We've all encountered a recipe calling for chopped fresh mint or basil only to wait until the last minute to cut them so they don't turn black, right? Well, it turns out there is an easy solution for this: blanching. During some recent recipe testing in the Chatelaine Kitchen, we discovered how wonderful this simple and quick technique is for keeping fresh chopped herbs vibrant and green.
How to blanch herbs
Firstly, blanching herbs is terribly easy! Bring a pot of water to a boil. Drop the herbs in, and flash boil. About 15-30 seconds for tender herbs, and 30-45 seconds for heartier herbs. Spoon out the herbs and immediately run them under very cold water. Drain and dry well.
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The benefits of blanching herbs
There are three key benefits to blanching herbs: the process will help them maintain their vibrant colour and resist the tendency to turn black while mellowing the flavour. This technique is perfect for recipes where you want your herbs to remain bright - either as a garnish or as a main component in the dish. It is also ideal for make-ahead meals, when you need to prepare an entire dish in advance (such as for a fruit salad or salsa). It is also the perfect fix for pesto or herb-based soups where a vibrant green colour is vital to the appeal of the dish.
How to freeze herbs
Blanching remains an ideal step to take before freezing herbs. If your herb garden is overflowing (what a wonderful problem to have) be sure to blanch and freeze your herbs so you'll have lovely, vibrant herbs all year long.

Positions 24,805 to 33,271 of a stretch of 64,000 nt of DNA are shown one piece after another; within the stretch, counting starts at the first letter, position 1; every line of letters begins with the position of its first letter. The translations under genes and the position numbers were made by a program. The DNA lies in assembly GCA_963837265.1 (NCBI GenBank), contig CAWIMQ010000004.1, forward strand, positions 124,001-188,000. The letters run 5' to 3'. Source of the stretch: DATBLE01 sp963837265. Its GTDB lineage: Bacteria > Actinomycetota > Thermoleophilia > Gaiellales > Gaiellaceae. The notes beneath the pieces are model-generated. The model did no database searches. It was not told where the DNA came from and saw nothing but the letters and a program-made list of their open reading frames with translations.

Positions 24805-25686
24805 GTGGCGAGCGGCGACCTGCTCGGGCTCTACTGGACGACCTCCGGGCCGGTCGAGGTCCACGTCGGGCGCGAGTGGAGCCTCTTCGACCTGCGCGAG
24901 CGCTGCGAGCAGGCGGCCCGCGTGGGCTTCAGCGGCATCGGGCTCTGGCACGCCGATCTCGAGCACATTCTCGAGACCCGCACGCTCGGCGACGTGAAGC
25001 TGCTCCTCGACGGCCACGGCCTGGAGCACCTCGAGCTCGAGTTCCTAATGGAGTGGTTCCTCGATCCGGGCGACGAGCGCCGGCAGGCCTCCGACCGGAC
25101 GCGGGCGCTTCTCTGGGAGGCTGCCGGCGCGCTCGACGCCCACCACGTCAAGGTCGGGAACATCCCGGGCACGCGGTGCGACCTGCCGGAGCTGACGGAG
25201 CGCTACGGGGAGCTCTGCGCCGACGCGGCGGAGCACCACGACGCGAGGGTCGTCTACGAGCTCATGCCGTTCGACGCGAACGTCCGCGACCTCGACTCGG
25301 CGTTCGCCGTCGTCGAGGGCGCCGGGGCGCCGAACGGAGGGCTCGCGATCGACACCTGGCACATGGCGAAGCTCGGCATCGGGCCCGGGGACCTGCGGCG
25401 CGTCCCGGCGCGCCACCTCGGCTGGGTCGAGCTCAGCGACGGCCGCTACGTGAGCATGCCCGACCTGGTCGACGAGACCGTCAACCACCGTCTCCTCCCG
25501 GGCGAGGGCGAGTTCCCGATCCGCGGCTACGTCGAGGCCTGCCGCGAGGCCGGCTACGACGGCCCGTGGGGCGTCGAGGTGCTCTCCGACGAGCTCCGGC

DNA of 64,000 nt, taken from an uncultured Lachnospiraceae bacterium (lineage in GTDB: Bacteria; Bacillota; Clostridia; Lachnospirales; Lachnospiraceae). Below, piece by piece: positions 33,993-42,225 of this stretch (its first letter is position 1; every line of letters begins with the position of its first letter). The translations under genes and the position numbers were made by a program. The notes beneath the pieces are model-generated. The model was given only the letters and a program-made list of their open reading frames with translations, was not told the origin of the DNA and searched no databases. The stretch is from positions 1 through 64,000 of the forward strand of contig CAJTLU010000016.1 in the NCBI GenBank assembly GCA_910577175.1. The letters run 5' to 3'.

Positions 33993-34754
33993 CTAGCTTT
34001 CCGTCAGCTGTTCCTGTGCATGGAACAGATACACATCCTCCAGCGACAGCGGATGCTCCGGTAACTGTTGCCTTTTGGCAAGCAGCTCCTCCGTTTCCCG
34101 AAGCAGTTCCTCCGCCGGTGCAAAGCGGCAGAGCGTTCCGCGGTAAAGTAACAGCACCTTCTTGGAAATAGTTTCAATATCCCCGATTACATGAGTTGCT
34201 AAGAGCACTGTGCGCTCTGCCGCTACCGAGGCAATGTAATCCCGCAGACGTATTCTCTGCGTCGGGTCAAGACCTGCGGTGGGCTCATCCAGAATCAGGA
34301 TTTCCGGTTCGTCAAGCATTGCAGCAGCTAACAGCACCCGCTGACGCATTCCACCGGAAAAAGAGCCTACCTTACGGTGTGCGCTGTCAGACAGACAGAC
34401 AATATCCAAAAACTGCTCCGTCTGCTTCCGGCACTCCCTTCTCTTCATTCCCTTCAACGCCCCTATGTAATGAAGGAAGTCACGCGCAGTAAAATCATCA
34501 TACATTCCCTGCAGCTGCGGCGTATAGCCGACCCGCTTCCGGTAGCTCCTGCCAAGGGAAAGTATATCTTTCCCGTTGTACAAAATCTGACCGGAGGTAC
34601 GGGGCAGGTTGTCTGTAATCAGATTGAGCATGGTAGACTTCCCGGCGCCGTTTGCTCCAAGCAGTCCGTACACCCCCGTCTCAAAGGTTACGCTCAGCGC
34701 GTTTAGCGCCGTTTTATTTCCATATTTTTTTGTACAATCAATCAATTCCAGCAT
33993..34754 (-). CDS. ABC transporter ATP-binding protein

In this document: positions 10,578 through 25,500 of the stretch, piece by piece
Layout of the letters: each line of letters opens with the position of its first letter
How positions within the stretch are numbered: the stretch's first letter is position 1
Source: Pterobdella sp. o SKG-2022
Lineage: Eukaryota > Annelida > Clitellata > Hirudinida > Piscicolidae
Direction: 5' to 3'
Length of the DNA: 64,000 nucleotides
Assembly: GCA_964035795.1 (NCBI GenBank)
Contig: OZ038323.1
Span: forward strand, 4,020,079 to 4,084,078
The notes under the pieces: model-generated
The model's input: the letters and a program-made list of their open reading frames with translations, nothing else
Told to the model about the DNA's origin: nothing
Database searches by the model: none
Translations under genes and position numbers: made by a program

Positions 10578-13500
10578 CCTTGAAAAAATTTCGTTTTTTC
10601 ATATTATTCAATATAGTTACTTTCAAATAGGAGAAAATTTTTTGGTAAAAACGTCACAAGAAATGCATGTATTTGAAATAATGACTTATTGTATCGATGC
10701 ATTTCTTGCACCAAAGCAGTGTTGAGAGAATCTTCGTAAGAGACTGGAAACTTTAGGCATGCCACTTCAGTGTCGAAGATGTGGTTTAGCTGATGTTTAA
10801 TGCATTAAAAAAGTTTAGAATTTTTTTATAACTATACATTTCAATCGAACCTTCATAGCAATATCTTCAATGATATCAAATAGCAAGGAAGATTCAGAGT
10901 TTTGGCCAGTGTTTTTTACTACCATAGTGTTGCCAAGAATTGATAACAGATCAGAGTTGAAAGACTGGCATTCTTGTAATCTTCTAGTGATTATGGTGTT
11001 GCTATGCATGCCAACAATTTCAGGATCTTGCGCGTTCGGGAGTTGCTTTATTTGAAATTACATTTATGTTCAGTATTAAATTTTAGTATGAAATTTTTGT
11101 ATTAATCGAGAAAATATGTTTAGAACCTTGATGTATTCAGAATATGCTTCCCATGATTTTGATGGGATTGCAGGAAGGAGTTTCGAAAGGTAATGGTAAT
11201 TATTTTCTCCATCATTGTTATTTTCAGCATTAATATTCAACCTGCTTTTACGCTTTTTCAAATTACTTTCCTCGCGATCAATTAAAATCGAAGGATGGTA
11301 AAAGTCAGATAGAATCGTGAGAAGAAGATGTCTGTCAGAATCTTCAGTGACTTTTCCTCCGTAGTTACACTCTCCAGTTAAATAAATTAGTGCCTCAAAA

Guide to blanching common herbs:
Blanche mint for 30-45 seconds. The main benefit is that it will not turn black once partly cooked. Blanch the leaves whole, prior to chopping. Mint is a very hearty herb, so it will retain its shape beautifully when blanched taking on an even more vibrant green colour. And, it will become slightly more delicate in texture, removing a bit of its woodiness. Blanching does subtly mellow the 'minty-ness' - so you may need to increase the quantity you use. Once rinsed, transfer to a paper towel to let dry, and then store in the refrigerator. Try adding blanched mint to your next fruit salad.
Blanche thyme using the entire sprig for about 45 seconds. Like mint, blanching thyme removes a bit of its woodiness, making the texture more delicate - however slightly more subtle in flavour. Blanched thyme is ideal for soups and chowders where the leaves are added whole but you want them to remain green.
Basil is a very delicate herb and should only get blanched for between 15-30 seconds. Because of its thin, soft nature, it loses its shape quickly. Blanched basil is only a candidate for dishes where the herb is meant to be well-cooked or pureed, such as a sauce or pesto.
Much like basil, cilantro is a very delicate herb. It too should be blanched for a maximum of 30 seconds. Cilantro likes to retain water, so it needs adequate time to drain or give it a slight squeeze to remove excess water after blanching. Blanched cilantro is perfect for soups and salsas.
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